Today In Grateful Dead History: September 30, 1969 – Cafe au Go Go, New York, NY

skeleton&rosesToday is an important day in Grateful Dead history since it marks the first time that the Dead played China Cat Sunflower and I Know You Rider back to back in concert.  (For a very thorough discussion of these two songs’ early years, the events leading up to this pairing and subsequent developments in the China>Rider saga, click here).  After tonight, China Cat Sunflower would almost never be played again without its I Know You Rider mate.  (UPDATE: I put out some feelers and have found at least a couple of these Riderless shows.  1/2/1972 has a Good Lovin’>China Cat Sunflower>Good Lovin’, on 3/9/1985 we hear China Cat Sunflower>Cumberland Blues start the 2nd set and on 7/29/1988 the band plays Crazy Fingers in between China Cat Sunflower and I Know You Rider).   So it’s great to hear the genesis of this legendary (in Grateful Dead circles at least) combination of songs, one old and one new, that seem like they were born to be together.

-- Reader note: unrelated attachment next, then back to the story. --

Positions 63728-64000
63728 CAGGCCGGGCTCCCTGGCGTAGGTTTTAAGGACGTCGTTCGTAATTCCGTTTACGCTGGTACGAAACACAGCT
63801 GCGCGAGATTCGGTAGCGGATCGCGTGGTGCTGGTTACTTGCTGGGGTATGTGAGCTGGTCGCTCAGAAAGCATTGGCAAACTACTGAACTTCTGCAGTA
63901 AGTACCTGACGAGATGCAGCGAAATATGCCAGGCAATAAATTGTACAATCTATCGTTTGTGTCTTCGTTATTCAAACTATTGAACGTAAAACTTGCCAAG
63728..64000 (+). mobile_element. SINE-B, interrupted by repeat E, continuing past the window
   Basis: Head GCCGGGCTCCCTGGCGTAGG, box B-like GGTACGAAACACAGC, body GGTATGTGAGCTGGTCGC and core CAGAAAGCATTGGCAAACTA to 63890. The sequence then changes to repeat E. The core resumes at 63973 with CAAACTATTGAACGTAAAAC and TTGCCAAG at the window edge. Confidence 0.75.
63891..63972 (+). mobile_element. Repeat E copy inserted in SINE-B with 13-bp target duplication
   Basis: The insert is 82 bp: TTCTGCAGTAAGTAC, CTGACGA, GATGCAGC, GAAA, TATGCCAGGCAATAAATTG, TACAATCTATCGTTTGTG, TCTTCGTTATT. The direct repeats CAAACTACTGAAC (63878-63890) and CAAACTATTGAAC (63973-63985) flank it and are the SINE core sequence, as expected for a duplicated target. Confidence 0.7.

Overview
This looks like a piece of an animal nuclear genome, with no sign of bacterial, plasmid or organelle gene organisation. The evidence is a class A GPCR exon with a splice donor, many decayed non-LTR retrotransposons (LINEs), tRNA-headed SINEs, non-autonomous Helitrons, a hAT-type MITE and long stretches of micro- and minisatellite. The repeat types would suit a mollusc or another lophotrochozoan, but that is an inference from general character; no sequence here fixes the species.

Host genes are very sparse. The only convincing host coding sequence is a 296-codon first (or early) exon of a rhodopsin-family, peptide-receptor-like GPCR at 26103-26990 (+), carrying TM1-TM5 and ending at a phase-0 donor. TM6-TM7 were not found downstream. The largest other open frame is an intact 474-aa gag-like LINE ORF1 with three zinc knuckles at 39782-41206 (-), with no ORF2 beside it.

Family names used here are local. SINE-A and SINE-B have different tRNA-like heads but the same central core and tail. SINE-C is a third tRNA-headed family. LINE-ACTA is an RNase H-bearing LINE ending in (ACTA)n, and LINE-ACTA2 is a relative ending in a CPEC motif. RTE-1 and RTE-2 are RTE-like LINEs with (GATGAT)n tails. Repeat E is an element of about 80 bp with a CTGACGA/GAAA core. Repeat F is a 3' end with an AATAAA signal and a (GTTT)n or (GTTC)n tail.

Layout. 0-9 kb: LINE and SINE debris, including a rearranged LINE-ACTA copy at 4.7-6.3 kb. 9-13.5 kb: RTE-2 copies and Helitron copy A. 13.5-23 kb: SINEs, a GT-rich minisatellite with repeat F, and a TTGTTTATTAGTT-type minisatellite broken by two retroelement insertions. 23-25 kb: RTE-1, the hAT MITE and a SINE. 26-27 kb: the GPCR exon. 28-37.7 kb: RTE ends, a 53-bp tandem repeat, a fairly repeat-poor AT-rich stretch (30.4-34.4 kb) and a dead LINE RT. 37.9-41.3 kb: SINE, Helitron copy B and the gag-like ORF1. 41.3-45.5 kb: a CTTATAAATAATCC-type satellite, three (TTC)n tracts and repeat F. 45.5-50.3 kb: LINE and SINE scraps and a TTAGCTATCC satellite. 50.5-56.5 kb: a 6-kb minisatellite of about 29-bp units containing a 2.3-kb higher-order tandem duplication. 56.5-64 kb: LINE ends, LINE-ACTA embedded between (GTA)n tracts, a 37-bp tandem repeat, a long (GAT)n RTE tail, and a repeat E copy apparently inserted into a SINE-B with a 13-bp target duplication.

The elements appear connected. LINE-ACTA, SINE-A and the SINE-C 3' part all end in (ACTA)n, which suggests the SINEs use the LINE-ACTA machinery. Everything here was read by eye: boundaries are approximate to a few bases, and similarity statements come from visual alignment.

That’s the good news.  Now for the bad.  You’re going to have a difficult time hearing the vocals on this recording since it appears that it might have been taped so close to the stage that the microphone could hardly pick up the vocals from the band’s sound system.  There are also a bunch of issues with tape speed, especially on Alligator, which is wobbly and sounds like it’s way too slow.  This is also definitely not the complete show, since it’s missing, at the very least, Death Don’t Have No Mercy at the end, and probably some other songs along the way.  What we’re left with here, then, is a 30-some-odd minute portion of a historic show in less than pristine condition.

This does not mean that this performance is not worth your time.  The band, while sloppy, is, like they usually are in 1969, plowing through these songs at full bore and the playing is intense.  Drums in particular is something to behold.

So, instead of worrying about sound quality, please check out the first China>Rider we’ve got and bask in that 1969 glow.  Here’s the only copy on the Archive:  https://archive.org/details/gd69-09-30.aud.early.hollister.80.sbeok.shnf